The Mahabharata of Krishna-Dwaipayana Vyasa, Volume 2 eBook

This eBook from the Gutenberg Project consists of approximately 2,393 pages of information about The Mahabharata of Krishna-Dwaipayana Vyasa, Volume 2.
in that battle.  The valiant Bhima then, in that encounter, pierced Karna with two and thirty broad-headed shafts of keen points and fierce energy, Karna, however, with the greatest indifference, covered, in return, with his arrows, the mighty-armed Bhimasena who was desirous of Jayadratha’s slaughter.  Indeed, the son of Radha, in that encounter, fought mildly with Bhima, while Bhima, remembering his former wrongs, fought with him furiously.  The wrathful Bhimasena could not brook that disregard by Karna.  Indeed, that slayer of foes quickly shot showers of arrows at Radha’s son.  Those arrows, sped in that encounter by Bhimasena, fell on every limb of Karna like cooing birds.  Those arrows equipped with golden wings and keen points, shot from Bhimasena’s bow, covered the son of Radha like a flight of insects covering a blazing fire.  Karna, however, O king, shot showers of fierce shafts in return, O Bharata.  Then Vrikodara cut off, with Many broad-headed arrows, those shafts resembling thunderbolts, shot by that ornament of battle, before they could come at him.  That chastiser of foes, viz., Karna, the son of Vikartana, once more, O Bharata, covered Bhimasena with his arrowy showers.  We then, O Bharata, beheld Bhima so pierced in that encounter with arrows as to resemble a porcupine with its quilts erect on its body.[155] Like the sun holding his own rays, the heroic Bhima held in that battle all those shafts, whetted on stone and equipped with wings of gold, that were shot from Karna’s bow.  All his limbs bathed in blood, Bhimasena looked resplendent like an Asoka tree in spring adorned with its flowery burthen.  The mighty-armed Bhima could not brook that conduct, in battle, of the mighty-armed Karna.  Rolling his eyes ill wrath, he pierced Karna with five and twenty long shafts.  Thereupon, Karna looked like a white mountain with many snakes of virulent poison (hanging from its sides).  And once more, Bhimasena, endued with the prowess of a celestial, pierced the Suta’s son who was prepared to lay down his life in battle, with six and then with eight arrows.  And, again, with another arrow, the valiant Bhimasena quickly cut off Karna’s bow, smiling the while.  And he slew also with his shafts the four steeds of Karna and then his charioteer, and then pierced Karna himself in the chest with a number of long shafts endued with the effulgence of the sun.  Those winged shafts, piercing through Karna’s body, entered the earth, like the rays of the sun piercing through the clouds.  Afflicted with arrows and his bow cut off, Karna, though proud of his manliness, felt great pain and proceeded to another car.’”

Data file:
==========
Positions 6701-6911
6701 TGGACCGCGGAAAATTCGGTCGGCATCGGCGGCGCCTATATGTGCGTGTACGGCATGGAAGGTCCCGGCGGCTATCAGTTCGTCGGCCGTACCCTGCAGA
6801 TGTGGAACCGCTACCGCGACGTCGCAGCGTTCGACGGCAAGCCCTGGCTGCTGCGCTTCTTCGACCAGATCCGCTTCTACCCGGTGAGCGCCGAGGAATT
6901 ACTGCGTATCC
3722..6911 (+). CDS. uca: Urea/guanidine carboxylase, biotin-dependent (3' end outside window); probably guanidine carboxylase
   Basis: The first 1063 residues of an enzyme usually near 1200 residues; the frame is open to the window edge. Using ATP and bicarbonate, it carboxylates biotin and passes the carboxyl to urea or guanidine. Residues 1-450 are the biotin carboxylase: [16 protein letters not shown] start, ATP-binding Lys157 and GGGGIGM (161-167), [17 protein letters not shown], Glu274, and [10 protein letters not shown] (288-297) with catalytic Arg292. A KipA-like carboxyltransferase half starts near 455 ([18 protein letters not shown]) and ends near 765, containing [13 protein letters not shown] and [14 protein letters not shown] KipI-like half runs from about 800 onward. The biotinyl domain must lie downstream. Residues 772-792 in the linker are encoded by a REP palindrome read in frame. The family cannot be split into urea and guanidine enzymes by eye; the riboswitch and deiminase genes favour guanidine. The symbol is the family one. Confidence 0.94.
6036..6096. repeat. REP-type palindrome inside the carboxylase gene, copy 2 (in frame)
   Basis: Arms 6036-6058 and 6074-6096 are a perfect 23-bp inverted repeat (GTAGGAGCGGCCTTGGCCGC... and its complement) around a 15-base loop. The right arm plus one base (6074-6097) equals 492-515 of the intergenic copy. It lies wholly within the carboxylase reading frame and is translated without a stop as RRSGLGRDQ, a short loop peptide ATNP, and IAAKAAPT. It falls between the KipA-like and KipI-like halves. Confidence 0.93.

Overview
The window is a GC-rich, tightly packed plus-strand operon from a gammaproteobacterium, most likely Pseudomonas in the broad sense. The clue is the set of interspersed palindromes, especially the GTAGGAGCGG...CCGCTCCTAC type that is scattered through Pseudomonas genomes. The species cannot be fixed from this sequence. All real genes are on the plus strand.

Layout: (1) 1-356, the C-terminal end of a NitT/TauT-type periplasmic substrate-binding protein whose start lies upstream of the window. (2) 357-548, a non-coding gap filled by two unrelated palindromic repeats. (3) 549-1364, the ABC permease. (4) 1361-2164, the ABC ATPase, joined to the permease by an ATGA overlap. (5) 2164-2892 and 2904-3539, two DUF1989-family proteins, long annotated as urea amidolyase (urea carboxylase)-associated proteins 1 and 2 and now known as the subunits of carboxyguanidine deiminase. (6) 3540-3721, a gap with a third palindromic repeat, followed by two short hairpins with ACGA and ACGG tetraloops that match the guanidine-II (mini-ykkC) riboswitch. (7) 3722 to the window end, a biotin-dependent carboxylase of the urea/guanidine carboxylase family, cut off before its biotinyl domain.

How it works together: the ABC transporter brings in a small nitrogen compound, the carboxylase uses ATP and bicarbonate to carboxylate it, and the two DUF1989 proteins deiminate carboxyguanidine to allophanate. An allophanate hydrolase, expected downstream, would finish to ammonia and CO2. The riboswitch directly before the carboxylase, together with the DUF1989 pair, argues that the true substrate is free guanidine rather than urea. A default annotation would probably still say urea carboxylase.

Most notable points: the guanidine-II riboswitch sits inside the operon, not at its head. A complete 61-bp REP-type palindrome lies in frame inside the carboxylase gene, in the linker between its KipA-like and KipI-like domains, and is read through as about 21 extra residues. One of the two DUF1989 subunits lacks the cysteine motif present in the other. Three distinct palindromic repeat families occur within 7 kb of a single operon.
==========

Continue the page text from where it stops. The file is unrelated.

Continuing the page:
“Dhritarashtra said, ’What, indeed, O Sanjaya, did Duryodhana say when he saw that Karna turning away from the field upon whom my sons had reposed all their hopes of victory?  How, indeed, did the mighty Bhima, proud of his energy, fight?  What also, O son, did Karna do after this, beholding Bhimasena in that battle resemble a blazing fire?’

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The Mahabharata of Krishna-Dwaipayana Vyasa, Volume 2 from Project Gutenberg. Public domain.
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